The LGBTQ+ community glorifies sex and beauty but often avoids discussing the downsides of the ‘beauty contest’ we’re all encouraged to enter, not realising until it is too late that the only way to win that game is not to play. At the same time, escalating hard drug use has become so pervasive that it can almost seem normal to be high. Sadly, the human chemical weapon that is crystal methamphetamine continues to spread everywhere. We’re meeting Nick Ashton Hart, who openly talks about his journey from alcoholic and drug addict to drug-free party animal. 

When I stopped drinking and using drugs 23 years ago, I’d been binge drinking and abusing drugs for more than a decade and shooting up crystal meth for six years. I knew I faced a life or death choice.

Chemsex in the 90s

In the 1990s there was nowhere to go to deal with what we now call ‘chemsex’ issues: the term hadn’t been invented. I had all the problems that word describes though, and few resources to deal with them. Often, i had no way to even describe what i was experiencing. I was flying mostly blind, in the dark.

I realised that i had to completely start over in my approach to everything about sex and my own sexuality: how i approached other men and how i felt about my own needs and desires. I was full of self-loathing and internalised homophobia, and profoundly insecure. I couldn’t take my shirt off around other gay men in bars and clubs. I had ridiculous ideas about the relative masculinity of being a top or a bottom which was driving me to make sexual choices totally contrary to what i really wanted. I was so terrified of rejection i wouldn’t even talk to the men i fancied; if they didn’t approach me, nothing happened – except me feeling sad, lonely, and frustrated with myself for being a coward.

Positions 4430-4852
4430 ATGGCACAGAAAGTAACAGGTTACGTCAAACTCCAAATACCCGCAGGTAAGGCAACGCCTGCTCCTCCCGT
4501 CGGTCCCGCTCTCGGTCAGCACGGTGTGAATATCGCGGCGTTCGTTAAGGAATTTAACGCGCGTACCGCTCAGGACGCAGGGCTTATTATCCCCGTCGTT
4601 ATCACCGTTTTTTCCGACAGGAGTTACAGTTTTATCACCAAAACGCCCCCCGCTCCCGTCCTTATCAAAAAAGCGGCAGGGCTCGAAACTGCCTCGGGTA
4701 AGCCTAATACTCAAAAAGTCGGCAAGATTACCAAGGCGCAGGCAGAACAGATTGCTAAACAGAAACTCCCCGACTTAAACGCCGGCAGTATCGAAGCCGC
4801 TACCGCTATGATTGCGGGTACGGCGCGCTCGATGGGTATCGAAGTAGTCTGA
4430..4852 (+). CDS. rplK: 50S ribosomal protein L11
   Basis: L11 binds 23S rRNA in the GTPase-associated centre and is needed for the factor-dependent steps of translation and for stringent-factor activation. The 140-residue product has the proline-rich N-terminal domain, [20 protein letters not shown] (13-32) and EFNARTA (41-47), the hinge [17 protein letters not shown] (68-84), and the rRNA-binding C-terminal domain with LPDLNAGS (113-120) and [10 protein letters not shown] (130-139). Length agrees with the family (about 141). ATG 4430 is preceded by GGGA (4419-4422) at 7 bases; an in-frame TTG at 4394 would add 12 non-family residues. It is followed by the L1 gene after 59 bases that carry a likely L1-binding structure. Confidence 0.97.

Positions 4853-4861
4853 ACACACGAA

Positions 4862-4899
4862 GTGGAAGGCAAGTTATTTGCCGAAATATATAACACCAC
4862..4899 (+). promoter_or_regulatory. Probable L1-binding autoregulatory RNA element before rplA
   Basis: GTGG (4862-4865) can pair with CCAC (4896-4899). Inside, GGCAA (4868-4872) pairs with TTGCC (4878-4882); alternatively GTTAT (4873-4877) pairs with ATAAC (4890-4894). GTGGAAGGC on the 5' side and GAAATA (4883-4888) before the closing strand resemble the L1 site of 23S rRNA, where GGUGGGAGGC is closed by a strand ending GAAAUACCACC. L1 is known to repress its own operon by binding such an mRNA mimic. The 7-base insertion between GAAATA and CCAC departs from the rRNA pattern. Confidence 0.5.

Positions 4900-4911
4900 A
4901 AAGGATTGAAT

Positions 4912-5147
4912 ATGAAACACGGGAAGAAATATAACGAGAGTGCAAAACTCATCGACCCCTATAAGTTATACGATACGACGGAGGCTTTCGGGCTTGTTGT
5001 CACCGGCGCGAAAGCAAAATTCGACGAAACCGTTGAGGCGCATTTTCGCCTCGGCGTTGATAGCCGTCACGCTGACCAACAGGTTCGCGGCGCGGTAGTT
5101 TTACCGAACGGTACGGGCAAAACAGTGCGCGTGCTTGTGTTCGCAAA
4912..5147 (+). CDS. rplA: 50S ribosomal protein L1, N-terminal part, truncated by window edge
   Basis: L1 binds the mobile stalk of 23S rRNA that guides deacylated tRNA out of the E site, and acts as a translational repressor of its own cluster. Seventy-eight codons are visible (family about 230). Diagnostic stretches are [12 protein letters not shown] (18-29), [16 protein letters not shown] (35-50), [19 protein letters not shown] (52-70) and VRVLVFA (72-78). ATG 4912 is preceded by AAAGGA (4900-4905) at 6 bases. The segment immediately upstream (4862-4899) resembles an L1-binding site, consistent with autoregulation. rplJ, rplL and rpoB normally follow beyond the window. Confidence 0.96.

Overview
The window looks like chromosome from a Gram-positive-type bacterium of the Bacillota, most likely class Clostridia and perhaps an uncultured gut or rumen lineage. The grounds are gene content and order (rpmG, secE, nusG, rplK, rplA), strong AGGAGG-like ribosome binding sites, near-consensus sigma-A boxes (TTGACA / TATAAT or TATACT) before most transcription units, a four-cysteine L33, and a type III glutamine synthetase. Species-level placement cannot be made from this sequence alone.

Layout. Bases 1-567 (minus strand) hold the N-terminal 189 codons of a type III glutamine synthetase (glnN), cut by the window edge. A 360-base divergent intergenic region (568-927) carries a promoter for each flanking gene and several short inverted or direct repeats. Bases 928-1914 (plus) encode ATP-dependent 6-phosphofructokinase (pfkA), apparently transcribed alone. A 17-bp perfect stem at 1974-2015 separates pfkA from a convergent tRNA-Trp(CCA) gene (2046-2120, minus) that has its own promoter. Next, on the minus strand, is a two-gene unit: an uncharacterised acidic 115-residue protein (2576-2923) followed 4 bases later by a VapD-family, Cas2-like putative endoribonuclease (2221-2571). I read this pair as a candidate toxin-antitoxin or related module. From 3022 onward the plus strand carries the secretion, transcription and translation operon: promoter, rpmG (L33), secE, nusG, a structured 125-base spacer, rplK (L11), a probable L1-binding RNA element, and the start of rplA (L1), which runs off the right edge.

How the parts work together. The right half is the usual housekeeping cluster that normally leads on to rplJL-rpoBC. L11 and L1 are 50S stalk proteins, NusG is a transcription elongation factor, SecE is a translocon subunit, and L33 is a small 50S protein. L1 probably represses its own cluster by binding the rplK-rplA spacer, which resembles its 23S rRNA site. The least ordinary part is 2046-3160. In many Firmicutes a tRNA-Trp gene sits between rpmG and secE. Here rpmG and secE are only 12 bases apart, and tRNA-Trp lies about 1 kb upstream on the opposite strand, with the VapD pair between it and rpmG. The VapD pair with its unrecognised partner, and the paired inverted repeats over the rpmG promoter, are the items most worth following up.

The man I once was

Since i cleaned up i’ve routinely been in 12-step recovery settings with men newly drug or alcohol abstinent, and i see in them a mirror of many parts of the man i was. There’s greater knowledge of what chemsex addicts go through now, and many more resources to help us, but the journey of recovery is still an intensely personal and profoundly testing one for each person who embarks upon it regardless of their gender identity or sexual orientation. And since hard drug usage has become almost normalised in gay society it is quite difficult for newly abstinent men to socialise without being in situations where others who are obviously ‘high’ and using are present. There is no shortcut to dealing with the wreckage that chemsex addiction brings to your psyche.

Talking about issues with sexuality for a recovering addict is still terribly difficult, and emotionally risky.

The shame I felt about how I behaved when high, and the difficulty in navigating relationships of any kind, sexual and platonic, were not unique to me. On the contrary. These issues are enormously difficult, perhaps one of the greatest tests we face when the drug-fuelled ‘party’ ends – and the truth is, non-addicts face many of them too. Talking about issues with sexuality for a recovering addict is still terribly difficult, and emotionally risky. It leaves each of us with a hobson’s choice between being vulnerable discussing our greatest insecurities or bottling them up, where they fester, often creating a ticking bomb that undermines the ability of addicts to stay abstinent. For the non-addict, the impact of issues with sexuality can be just as devastating over time. The achilles heel of gay chemsex addicts is sex: almost everything about it is a minefield.